> http://www.molten.org.nz/pages/recycling.html
> Molten Media Trust 190 Wordsworth St Christchurch
>
> I think we have to ask also why the Christchurch City Council will not
> collect more than 2 grades of plastic from the kerbside if there are
> processes that can handle breakdowns of all grades of plastic. No doubt
> this is the question that has taxed the opponents of the new landfill.
>
> As far as broken down gear goes:
> "Recycling Metals
>
> Various types of metal are stripped from computers and their components
> on a day-to-day basis before being sold to a scrap metal merchant. What
> is stripped and what is done with it all?
>
> * The parts from computer case frames are removed. They are sent to a
> metal separation shredder.
> * Covered copper wiring is run though a shredding process that
> separates the PVC coating from the copper.
> * Aluminium cases and disk platters are stripped from hard drives and
> copper yokes from monitor's and TV's as well.
> * Circuit boards are also sold on to a scrap metal merchant who
> stores them locally ready for export.
> * CPU's are separated from the circuit boards. These contain a higher
> value metal and are sold to a metal merchant for export.
> * Various motors are sold on to companies who separate the copper and
> steel within."
>
> "Recycling Plastics
>
> Plastic is another major issue when it comes to computer recycling as
> this material is used often in the creation of computer components and
> accessories. We do the following with what we receive:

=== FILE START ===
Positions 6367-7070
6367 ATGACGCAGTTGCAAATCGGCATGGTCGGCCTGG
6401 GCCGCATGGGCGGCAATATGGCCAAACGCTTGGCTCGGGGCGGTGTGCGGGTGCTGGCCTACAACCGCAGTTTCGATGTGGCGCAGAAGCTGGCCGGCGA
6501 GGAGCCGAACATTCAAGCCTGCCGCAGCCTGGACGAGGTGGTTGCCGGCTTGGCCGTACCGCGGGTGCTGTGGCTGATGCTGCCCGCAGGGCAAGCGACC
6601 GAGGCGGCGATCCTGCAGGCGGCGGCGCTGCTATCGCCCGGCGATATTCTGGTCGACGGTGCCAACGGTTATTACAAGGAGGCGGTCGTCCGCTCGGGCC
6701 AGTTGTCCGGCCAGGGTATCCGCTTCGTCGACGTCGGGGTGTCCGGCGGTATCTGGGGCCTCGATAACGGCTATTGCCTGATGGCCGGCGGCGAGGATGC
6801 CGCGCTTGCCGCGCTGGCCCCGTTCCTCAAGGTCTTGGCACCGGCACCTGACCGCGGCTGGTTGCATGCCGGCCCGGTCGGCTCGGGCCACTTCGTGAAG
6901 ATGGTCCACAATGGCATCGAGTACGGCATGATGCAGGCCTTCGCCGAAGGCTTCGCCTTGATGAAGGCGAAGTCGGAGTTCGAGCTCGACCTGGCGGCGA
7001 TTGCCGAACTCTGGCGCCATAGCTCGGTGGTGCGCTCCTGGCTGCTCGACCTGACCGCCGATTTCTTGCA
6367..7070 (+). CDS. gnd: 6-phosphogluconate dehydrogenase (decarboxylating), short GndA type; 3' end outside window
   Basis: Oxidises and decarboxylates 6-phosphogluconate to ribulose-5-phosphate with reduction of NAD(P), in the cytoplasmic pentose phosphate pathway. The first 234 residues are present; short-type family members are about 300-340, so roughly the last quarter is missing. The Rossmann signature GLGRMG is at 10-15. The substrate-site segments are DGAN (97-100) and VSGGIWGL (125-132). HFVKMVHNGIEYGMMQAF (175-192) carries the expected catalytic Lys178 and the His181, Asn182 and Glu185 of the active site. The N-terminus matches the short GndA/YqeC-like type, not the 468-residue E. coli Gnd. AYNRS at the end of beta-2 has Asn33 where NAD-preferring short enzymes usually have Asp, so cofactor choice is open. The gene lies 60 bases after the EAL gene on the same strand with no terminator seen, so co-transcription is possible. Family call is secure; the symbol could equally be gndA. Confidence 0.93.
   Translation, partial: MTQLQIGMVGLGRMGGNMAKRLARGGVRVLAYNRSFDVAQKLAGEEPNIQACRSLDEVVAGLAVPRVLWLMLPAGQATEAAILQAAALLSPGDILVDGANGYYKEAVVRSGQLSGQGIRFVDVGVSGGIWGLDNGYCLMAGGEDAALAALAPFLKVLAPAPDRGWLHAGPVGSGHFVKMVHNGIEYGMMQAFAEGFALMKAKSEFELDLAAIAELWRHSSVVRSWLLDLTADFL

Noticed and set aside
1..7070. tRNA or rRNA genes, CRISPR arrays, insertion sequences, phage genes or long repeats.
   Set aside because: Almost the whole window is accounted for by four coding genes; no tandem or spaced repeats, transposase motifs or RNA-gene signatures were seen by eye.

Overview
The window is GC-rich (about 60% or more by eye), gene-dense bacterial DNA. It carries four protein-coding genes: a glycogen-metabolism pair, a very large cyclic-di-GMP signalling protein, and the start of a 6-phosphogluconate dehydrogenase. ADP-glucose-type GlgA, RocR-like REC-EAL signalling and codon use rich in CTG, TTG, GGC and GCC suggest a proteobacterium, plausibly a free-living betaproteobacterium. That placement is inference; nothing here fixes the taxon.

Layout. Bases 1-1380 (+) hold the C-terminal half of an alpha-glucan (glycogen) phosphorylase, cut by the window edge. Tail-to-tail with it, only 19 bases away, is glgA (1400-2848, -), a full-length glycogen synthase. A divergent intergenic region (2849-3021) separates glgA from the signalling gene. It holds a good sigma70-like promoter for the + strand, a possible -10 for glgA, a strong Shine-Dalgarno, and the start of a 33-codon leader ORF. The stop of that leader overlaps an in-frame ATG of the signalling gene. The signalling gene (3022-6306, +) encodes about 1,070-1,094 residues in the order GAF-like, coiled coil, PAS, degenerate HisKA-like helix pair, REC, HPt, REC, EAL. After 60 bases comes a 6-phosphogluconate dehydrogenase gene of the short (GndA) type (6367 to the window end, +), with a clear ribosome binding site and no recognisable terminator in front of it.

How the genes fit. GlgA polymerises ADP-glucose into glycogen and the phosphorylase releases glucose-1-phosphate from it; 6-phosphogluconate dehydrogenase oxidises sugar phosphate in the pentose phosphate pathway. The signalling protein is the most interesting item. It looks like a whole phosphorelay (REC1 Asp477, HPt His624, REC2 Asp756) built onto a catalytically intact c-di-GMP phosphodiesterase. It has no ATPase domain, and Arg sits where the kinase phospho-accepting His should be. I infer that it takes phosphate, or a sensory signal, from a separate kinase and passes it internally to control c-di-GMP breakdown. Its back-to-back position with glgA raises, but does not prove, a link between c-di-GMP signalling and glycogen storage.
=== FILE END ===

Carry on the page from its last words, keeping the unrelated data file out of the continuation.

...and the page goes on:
>
> * Mixed grades of unidentified soft and hard plastic received are
> stored before being recycled in a 'plastic to diesel plant'. The major
> benefits to the environment of this process are that it can handle
> unidentified and also dirty plastics both of which are a major problem
> for waste plastic recycling.
> * The above process is valuable as it can handle plastics with metal
> screws still attached. This removes many time consuming elements from the
> stripping process.
> * Local plastics recyclers are also sent various plastic based
> packaging used in computer products. These are first cleaned thoroughly
> then shredded and crushed into bricks to de-gas it. These bricks are
> melted and made into logs of solid plastic for export."
>
> "Recycling Other Materials
>
> We also recycle the various all the various documentation that normally
> comes with a computer. i.e. Software and other manuals. However not
> everything can be recycled at the present time.
>
> The tubes from CRT (cathode ray tube) monitors are currently not able to
> be recycled and present a large problem for us. CRT's contain two bad
> chemicals. The front of the screen is made from Berium Glass and the back
> of the tube is made from Lead Glass. Presently these cannot be recycled
> in New Zealand. These are sent overseas for processing.
>
> Other things not able to be recycled include a variety of computer disks
> that contain unknown grade plastic. A good reason why we should try and
> reuse them as often as possible before throwing them out. "
>



 
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JohnO
Guest
Posts: n/a
 
      09-30-2004
<top post corrected>

"JedMeister" <(E-Mail Removed)> wrote in message
news:yZJ6d.8193$(E-Mail Removed)...
> "Patrick Dunford" <(E-Mail Removed)> wrote in message
> news:(E-Mail Removed). nz...
> > Question that was posed in Aardvark this morning
> > http://aardvark.co.nz/daily/2004/0930.shtml
> >
> > This page describes what is probably the nearest thing to recycling
> > computers or other electronic goods we have got.
> > http://www.molten.org.nz/pages/recycling.html
> > Molten Media Trust 190 Wordsworth St Christchurch
> >
> > I think we have to ask also why the Christchurch City Council will not
> > collect more than 2 grades of plastic from the kerbside if there are
> > processes that can handle breakdowns of all grades of plastic. No doubt